This summer, I packed up all my stuff in my Subaru Forester and traveled half way across the country from Tampa, Florida to Dallas, Texas. I left what I knew for the unknown. I left a community that truly loved and encouraged me every single day. The decision I was making did not make sense. Why would I leave my college community and church family to go to a city where I knew not one soul?
I moved to Dallas to attend Dallas Theological Seminary. The decision took 6 months of crying and confusion to make. I gave up a full ride to a different seminary in order to attend DTS. Why would I give up a free masters degree? Again, this decision did not make sense.
Are you currently living in a time of transition? Do you have a big decision to make? Are you deciding where to live or who to date? Are you wondering if the job you have is part of God’s plan or if you should apply elsewhere? Times of transition can be confusing and stressful.
Who are you trusting in during times of transition?
I could have trusted in the full scholarship I received, which was actually called the Gilmore Scholarship. (Fun fact about me, Gilmore Girls is my favorite show.) I could have put my trust in the name Gilmore and decided that was the reason to go to a different seminary. That would have been the easy decision to make. Instead, I choose not to trust in my own understanding.
Let’s read what scripture tells us about trusting God. Proverbs 3:1-12 (NIV):
My son, do not forget my teaching,
but keep my commands in your heart,
for they will prolong your life many years
and bring you peace and prosperity.
Let love and faithfulness never leave you;
bind them around your neck,
write them on the tablet of your heart.
Then you will win favor and a good name
in the sight of God and man.
Trust in the Lord with all your heart
and lean not on your own understanding;
in all your ways submit to him,
and he will make your paths straight.
Do not be wise in your own eyes;
fear the Lord and shun evil.
This will bring health to your body
and nourishment to your bones.
Honor the Lord with your wealth,
with the firstfruits of all your crops;
then your barns will be filled to overflowing,
and your vats will brim over with new wine.
My son, do not despise the Lord’s discipline,
and do not resent his rebuke,
because the Lord disciplines those he loves,
as a father the son he delights in.
How do we trust God in times of transition?
- We remember what God’s word teaches.
- We obey God and keep his commandments.
- We find peace in God.
- We choose love and faithfulness.
- We trust in God, even when we do not understand his plan.
- We submit to him our desires and plans.
- We live in awe of the Lord and run from evil.
- We fear the Lord.
- We honor God with our spending.
- We delight in God’s discipline.
Friends, transitions are scary. In the midst of the change, we may question God’s plan and wish we could gain wisdom to understand. Proverbs tells us that to find wisdom, we must first fear the LORD. The writer of Proverbs is speaking to his son and telling him to trust in God. The passage does not tell us how God will direct our paths, but it says to trust in God. Sometimes we run and look for answers to our questions in the Bible that are not there. The Bible was not written to answer all of our questions. Don’t look in the Bible for answers that aren’t there. In times of transition, the Bible does not tell us if we should move or if we should marry a specific person. The Bible tells us about our Savior. The Bible is inviting us to join God and enter into His story of redemption.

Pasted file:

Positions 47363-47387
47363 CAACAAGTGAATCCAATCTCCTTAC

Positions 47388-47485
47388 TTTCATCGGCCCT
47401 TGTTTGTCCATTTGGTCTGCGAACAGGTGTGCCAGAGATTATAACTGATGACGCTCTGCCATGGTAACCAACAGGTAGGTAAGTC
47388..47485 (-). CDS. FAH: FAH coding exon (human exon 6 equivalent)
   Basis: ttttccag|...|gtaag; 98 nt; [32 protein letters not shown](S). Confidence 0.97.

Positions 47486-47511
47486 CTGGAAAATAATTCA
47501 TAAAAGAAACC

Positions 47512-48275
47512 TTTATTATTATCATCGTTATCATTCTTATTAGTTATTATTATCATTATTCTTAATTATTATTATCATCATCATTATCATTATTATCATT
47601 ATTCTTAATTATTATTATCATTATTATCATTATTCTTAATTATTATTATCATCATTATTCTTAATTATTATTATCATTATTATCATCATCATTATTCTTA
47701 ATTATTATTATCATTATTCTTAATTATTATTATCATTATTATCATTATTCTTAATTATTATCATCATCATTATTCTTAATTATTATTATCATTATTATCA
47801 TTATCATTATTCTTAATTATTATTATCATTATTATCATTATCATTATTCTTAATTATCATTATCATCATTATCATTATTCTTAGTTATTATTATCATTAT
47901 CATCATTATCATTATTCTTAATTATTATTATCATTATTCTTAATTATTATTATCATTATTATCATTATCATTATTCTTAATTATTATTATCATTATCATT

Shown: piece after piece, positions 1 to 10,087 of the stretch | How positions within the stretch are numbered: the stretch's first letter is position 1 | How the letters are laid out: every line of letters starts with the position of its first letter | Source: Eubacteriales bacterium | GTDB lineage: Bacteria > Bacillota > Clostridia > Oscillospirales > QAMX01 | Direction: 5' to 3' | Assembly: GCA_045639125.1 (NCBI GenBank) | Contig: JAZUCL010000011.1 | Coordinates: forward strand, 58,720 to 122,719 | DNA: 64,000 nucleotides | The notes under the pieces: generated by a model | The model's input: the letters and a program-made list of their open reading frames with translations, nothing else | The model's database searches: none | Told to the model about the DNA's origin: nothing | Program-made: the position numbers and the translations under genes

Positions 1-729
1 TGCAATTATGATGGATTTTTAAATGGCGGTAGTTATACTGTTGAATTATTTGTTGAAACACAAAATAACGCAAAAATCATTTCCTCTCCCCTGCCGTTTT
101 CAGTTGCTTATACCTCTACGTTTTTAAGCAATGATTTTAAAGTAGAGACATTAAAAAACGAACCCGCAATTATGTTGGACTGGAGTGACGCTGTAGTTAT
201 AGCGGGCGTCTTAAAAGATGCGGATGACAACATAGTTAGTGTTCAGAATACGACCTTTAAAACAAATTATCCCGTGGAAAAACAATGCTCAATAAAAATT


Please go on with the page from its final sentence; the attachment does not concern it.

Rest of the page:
Are you in the midst of a transition and wondering, ‘What is God’s will?’ Think back to a past experience where you wondered, ‘Is this God’s will?’ We can look back and see what God did in our lives and know that was His will, but we can’t look forward and see God’s will. Are you trusting in God that His will is better than any plan you can imagine or are you trusting in yourself?
Before moving to Dallas, I feared leaving my community. One of my best friends and I were talking about how hard it will be to leave our Cru community. Then we starting talking about the examples of community found in the Bible. Imagine the community that existed between Jesus and the 12 disciples. They had three years with Jesus. They lived together, ate together, traveled together, prayed together and ministered together. What a perfect example of Christian community! Yet, often we miss a key part of this perfect Christian community. The plan was always that they would disperse. The plan was never that they would stay together forever. Jesus knew they could reach more people when they split.
I love Tampa. I love the friends I have there, the church I went to, the community I was a part of and the ministry of Cru at the University of South Florida. While in Tampa, Jesus changed my life. Jesus opened my heart and allowed me to experience His love intimately. But the plan was never for me to stay in college at USF forever. God wanted me to move to Dallas and receive ministry training.
We have to go where God leads. We have to trust in His leading and not our own understanding.
It’s hard to leave. It’s sad to leave your friends and community; imagine how scared and sad the disciples were when they went different ways. If the disciples would have stayed together, would the church have exploded? God used the disciples’ transitions for His glory and He will use your transitions for His glory.